Miller said when most people who take out a reverse mortgage are doing so in a lump sum, it implies that the reverse mortgage isn’t serving the retirement needs as much as short-term cash needs.

“They were designed to help people tap into home equity slowly to assist in retirement,” Miller said in an email. “The new legislation appears to slow down the speed of draw and limits the [loan-to-value ratio] to a lower figure, and these are both critical to save the government [FHA] from certain future bailouts.”

Meehan said the fixed-rate product has only been a “real, viable marketing product” since 2009 and said “I find it hard to believe that that many people are defaulting because of taxes.”

The annual report has numbers from 2007 to 2009, Meehan said, which was before the fixed-rate product was available.

“I do question the numbers," Meehan said. "I don’t question what’s going on in today’s world.”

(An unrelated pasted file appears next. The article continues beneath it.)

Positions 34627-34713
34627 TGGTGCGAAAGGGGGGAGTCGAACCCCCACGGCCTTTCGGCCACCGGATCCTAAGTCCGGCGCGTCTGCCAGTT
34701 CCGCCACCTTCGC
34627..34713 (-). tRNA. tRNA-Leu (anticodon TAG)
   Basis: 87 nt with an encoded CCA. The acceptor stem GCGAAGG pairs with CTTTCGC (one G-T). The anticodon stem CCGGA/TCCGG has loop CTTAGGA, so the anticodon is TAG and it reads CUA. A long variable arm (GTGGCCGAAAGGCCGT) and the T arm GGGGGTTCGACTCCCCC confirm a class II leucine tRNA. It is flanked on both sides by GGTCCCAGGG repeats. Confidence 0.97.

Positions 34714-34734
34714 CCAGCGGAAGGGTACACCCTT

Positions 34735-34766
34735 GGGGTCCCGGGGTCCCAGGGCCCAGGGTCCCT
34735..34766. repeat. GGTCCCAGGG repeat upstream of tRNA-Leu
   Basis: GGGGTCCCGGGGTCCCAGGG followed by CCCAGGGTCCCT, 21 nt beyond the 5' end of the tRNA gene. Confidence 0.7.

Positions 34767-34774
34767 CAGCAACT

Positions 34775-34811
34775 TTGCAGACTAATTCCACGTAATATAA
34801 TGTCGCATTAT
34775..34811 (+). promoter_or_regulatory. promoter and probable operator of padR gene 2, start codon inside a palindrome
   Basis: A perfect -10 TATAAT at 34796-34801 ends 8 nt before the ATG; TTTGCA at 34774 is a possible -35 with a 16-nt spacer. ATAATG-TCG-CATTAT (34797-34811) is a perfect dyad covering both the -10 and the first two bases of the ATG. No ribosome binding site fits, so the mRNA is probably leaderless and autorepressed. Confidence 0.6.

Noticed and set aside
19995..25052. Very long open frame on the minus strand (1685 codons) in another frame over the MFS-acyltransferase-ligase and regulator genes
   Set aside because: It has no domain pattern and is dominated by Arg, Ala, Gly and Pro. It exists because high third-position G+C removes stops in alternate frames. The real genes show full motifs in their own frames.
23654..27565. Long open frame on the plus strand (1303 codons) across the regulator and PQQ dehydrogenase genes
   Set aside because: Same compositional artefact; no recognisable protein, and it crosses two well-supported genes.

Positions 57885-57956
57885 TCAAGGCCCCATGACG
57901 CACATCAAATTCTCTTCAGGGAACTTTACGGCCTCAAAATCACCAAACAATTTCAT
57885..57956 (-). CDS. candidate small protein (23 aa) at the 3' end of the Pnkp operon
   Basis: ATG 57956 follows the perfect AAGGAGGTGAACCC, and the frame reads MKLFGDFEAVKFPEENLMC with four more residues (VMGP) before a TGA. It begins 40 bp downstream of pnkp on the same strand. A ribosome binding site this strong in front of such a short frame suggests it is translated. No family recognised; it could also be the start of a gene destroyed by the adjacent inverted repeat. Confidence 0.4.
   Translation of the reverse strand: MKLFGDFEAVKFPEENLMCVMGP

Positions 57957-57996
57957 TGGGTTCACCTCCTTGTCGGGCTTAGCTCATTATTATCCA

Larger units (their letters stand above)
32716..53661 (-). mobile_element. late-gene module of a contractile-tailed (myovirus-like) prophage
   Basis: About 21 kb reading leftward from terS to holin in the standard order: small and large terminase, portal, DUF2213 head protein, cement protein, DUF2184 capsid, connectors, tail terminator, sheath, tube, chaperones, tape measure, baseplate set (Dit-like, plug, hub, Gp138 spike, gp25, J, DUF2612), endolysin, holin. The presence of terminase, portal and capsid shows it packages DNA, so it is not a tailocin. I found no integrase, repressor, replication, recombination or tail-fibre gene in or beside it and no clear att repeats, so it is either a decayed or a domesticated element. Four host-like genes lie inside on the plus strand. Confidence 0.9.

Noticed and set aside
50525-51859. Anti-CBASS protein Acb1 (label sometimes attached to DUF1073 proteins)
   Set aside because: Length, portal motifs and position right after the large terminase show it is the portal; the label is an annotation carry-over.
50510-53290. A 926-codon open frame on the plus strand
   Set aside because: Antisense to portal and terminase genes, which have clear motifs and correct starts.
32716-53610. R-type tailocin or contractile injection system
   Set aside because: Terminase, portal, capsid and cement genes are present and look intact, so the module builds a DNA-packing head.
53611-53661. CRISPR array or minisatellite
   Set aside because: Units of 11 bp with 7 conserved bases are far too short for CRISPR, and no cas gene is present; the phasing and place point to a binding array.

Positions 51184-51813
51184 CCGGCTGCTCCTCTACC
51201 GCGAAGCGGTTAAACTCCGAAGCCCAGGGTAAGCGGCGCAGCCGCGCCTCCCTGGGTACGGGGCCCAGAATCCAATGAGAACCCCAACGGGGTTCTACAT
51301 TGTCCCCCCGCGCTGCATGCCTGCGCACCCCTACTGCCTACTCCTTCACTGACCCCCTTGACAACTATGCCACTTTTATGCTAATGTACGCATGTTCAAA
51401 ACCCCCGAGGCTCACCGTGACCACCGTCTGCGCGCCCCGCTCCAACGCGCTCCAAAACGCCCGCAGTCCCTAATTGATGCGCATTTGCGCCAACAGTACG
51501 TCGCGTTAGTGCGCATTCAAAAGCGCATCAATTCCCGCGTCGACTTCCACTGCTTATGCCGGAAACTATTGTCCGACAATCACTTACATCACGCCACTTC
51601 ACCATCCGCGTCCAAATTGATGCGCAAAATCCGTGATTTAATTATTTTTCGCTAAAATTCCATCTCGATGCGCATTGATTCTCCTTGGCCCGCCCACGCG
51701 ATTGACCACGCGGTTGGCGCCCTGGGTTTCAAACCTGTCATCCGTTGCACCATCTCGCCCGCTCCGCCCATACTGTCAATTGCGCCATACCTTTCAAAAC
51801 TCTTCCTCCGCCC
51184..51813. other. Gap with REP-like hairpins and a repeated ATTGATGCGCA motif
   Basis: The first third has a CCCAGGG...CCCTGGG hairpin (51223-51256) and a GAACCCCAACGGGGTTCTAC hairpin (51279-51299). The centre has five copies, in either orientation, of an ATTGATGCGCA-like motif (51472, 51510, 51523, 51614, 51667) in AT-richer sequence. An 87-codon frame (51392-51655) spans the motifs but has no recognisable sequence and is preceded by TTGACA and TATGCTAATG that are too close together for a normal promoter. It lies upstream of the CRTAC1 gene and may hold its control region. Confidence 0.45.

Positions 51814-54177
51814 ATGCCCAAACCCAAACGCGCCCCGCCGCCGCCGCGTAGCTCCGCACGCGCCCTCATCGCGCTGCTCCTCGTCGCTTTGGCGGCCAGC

The annual report listed one short-term change to “issue new incentives for estate executors of HECM borrowers to dispose of properties themselves rather than conveying them to HUD.”

“Some of the reasons for default is because of home values,” Meehan said. “As values go up, [FHA] will see less of these foreclosures. When a person dies and is no longer living in the home, instead of heirs selling because of equity, if the property is upside down, they just turn the keys over and now HUD is left with the homes. The idea of incentivizing the homeowner to sell the house — I like.”

The FHA’s proposal to reduce the principal limit would hurt Meehan’s business, he said.

“I would definitely be against that. It was already reduced twice since 2009,” Meehan said. “I don’t believe there’s any reason to reduce the principal limit anymore -- that would hurt business. Right now, taking away the fixed-rate product, that won’t hurt my business. Anyone who says it will is being short sighted.”

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University of San Diego, Burnham-Moores Center for Real Estate

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University of San Diego, Burnham-Moores Center for Real Estate Executive(s):

Norm Miller

  • Professor, Director of Academic Programs